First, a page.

That the balloons crash above thousands – sometimes tens of thousands – of fans doesn’t seem to bother Khin Maung Chit. There are a few injuries each year, but he insists that the competition is (more or less) safe, with emergency crews standing by. The community of fire masters holds itself responsible for following the rules and regulations.
Than Zaw also appears to be unfazed, despite the fact that his last home burned down after his stored fireworks ignited and set fire to it. Moreover, one of his four sons suffered burns to his face and head while launching a balloon for the family team. For Than Zaw, the danger is half the fun. “It is no different than the running of the bulls in Spain,” he says. “People have a deep longing to be close to peril. It makes them feel alive.”
Taunggyi native Dr Aye Aye Aung, an anthropologist at Yangon University who has studied the festival tradition, does not buy into the fire master mystique with the same devil-may-care enthusiasm. She describes a culture of machismo that pushes fire masters to pour vast sums of money into one-upping each other with bigger – and riskier – displays.
The balloons have a weight limit, but teams are beginning to abandon traditional techniques, and are turning to high-tech imported compounds to get more bang for their kilogram. “There is not a limit to what they will do,” says Aye Aye Aung.
The festival, which began in the 1950s, was not always extravagant. Aye Aye Aung recalls her family launching their own modest lantern from the town square as an offering to the heavenly Sularmani Pagoda. Together, the town would fill the sky with small, beautiful lights. Today’s event features more than 100 large fire balloons each year, and the launching ground has been moved three times in the last decade to accommodate the growing crowd and merchant tents, carnival rides, concert stages and party pavilions erected by the country’s biggest brands.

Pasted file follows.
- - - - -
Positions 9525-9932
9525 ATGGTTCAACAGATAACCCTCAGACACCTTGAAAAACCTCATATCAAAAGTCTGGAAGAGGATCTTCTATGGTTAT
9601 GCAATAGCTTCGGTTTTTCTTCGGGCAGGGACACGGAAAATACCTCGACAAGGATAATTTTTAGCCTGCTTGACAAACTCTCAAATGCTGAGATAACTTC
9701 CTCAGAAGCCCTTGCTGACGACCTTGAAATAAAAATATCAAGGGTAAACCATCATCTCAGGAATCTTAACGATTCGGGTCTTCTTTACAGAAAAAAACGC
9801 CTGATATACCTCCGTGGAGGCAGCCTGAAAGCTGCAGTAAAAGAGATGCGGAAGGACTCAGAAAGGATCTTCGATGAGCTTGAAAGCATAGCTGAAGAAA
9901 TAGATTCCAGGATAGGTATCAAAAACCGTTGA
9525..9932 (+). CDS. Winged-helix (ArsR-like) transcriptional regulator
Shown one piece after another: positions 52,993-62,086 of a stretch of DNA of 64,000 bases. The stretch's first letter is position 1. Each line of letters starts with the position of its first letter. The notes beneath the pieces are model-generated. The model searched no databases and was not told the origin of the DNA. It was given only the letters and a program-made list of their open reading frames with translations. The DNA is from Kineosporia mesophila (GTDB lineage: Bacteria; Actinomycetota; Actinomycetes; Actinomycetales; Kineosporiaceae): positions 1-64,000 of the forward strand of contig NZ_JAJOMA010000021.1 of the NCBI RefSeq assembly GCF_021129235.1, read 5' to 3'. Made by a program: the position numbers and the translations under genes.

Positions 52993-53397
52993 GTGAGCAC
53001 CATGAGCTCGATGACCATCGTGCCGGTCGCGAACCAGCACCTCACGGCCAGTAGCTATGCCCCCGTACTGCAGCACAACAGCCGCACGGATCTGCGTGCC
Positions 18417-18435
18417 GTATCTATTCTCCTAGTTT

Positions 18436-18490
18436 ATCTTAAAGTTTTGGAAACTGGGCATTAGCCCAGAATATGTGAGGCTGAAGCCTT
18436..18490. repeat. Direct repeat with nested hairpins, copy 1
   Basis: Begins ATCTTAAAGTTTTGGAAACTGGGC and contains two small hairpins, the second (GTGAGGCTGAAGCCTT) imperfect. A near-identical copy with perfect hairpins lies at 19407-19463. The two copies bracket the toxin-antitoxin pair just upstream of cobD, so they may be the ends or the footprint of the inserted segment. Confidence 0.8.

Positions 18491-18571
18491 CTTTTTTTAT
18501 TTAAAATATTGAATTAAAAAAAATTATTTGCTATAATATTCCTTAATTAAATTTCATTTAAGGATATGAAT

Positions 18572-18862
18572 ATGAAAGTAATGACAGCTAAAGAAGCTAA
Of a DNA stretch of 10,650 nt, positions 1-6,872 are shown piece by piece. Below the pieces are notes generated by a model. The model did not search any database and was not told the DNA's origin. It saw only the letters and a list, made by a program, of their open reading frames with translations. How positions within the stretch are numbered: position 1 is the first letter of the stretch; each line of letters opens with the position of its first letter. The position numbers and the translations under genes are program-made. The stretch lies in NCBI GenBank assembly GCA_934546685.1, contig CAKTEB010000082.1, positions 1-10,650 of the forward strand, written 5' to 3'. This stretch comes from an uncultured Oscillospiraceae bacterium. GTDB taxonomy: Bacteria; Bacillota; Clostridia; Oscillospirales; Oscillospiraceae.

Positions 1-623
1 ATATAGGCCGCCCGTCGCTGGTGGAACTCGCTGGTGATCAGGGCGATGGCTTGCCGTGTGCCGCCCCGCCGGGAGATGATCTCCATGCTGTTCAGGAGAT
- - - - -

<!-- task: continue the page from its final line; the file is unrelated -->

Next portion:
Our traditions are more important than money
-Dr Aye Aye Aung, Yangon University
Corporate sponsorships don’t encourage restraint from the fire masters, argues Aye Aye Aung. Even the gentler sein na pan balloons, which carry works of art composed of thousands of individual candles, often feature logos. “Our traditions are more important than money,” she says.
Things seemed to reach a breaking point in 2014, when unusually windy weather led to the highest balloon crash rate yet. Twelve people were hospitalised and four people died, including two fire masters, who sustained severe burns while hoisting an exploding fireworks cage off a tent full of spectators.
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There have been no balloon-related deaths since then, possibly due to new safety measures, including stricter enforcement of firework weight limits and a wooden fence to keep the throngs of people from swarming the balloon teams.
Than Zaw’s wife, Daw Wai Wai Thaung, regrets the fence. “I love to stand as close as I can and then run away from the fireworks. That’s my favourite part,” she shares.
And in one moment, with nothing but a waist-high picket fence between me and a hail of fire, I could see what she meant. Why else would 10,000 people huddle under giant balloons firing mortars in every direction but up? It appears that standing in the way of danger has become an inextricable part of this tradition, making it one that should be given a wide berth by the faint-hearted.
For more stories and photographs from this issue, see Asian Geographic Issue 128, 2017